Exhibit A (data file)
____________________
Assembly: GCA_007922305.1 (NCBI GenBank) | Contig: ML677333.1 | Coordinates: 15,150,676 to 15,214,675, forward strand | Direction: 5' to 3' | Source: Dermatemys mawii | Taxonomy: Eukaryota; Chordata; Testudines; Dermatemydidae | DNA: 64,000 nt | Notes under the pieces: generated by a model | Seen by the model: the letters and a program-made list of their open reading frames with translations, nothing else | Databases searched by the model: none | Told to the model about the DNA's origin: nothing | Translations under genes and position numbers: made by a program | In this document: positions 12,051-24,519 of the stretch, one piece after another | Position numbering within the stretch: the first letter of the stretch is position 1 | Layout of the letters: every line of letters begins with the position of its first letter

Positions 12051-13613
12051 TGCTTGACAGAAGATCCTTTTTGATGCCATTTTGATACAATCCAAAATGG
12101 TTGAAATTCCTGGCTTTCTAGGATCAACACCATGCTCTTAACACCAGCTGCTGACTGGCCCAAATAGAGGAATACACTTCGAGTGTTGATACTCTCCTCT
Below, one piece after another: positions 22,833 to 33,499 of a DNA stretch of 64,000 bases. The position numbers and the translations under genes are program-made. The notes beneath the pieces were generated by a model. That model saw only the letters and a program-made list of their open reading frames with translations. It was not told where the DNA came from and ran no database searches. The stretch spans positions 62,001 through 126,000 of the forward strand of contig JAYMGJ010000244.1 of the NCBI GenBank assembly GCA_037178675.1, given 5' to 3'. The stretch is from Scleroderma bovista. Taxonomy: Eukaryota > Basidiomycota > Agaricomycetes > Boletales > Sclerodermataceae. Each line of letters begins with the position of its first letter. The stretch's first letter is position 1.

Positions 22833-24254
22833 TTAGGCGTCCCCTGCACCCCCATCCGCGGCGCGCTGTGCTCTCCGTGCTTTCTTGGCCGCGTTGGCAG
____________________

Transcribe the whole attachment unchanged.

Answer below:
Assembly: GCA_007922305.1 (NCBI GenBank) | Contig: ML677333.1 | Coordinates: 15,150,676 to 15,214,675, forward strand | Direction: 5' to 3' | Source: Dermatemys mawii | Taxonomy: Eukaryota; Chordata; Testudines; Dermatemydidae | DNA: 64,000 nt | Notes under the pieces: generated by a model | Seen by the model: the letters and a program-made list of their open reading frames with translations, nothing else | Databases searched by the model: none | Told to the model about the DNA's origin: nothing | Translations under genes and position numbers: made by a program | In this document: positions 12,051-24,519 of the stretch, one piece after another | Position numbering within the stretch: the first letter of the stretch is position 1 | Layout of the letters: every line of letters begins with the position of its first letter

Positions 12051-13613
12051 TGCTTGACAGAAGATCCTTTTTGATGCCATTTTGATACAATCCAAAATGG
12101 TTGAAATTCCTGGCTTTCTAGGATCAACACCATGCTCTTAACACCAGCTGCTGACTGGCCCAAATAGAGGAATACACTTCGAGTGTTGATACTCTCCTCT
Below, one piece after another: positions 22,833 to 33,499 of a DNA stretch of 64,000 bases. The position numbers and the translations under genes are program-made. The notes beneath the pieces were generated by a model. That model saw only the letters and a program-made list of their open reading frames with translations. It was not told where the DNA came from and ran no database searches. The stretch spans positions 62,001 through 126,000 of the forward strand of contig JAYMGJ010000244.1 of the NCBI GenBank assembly GCA_037178675.1, given 5' to 3'. The stretch is from Scleroderma bovista. Taxonomy: Eukaryota > Basidiomycota > Agaricomycetes > Boletales > Sclerodermataceae. Each line of letters begins with the position of its first letter. The stretch's first letter is position 1.

Positions 22833-24254
22833 TTAGGCGTCCCCTGCACCCCCATCCGCGGCGCGCTGTGCTCTCCGTGCTTTCTTGGCCGCGTTGGCAG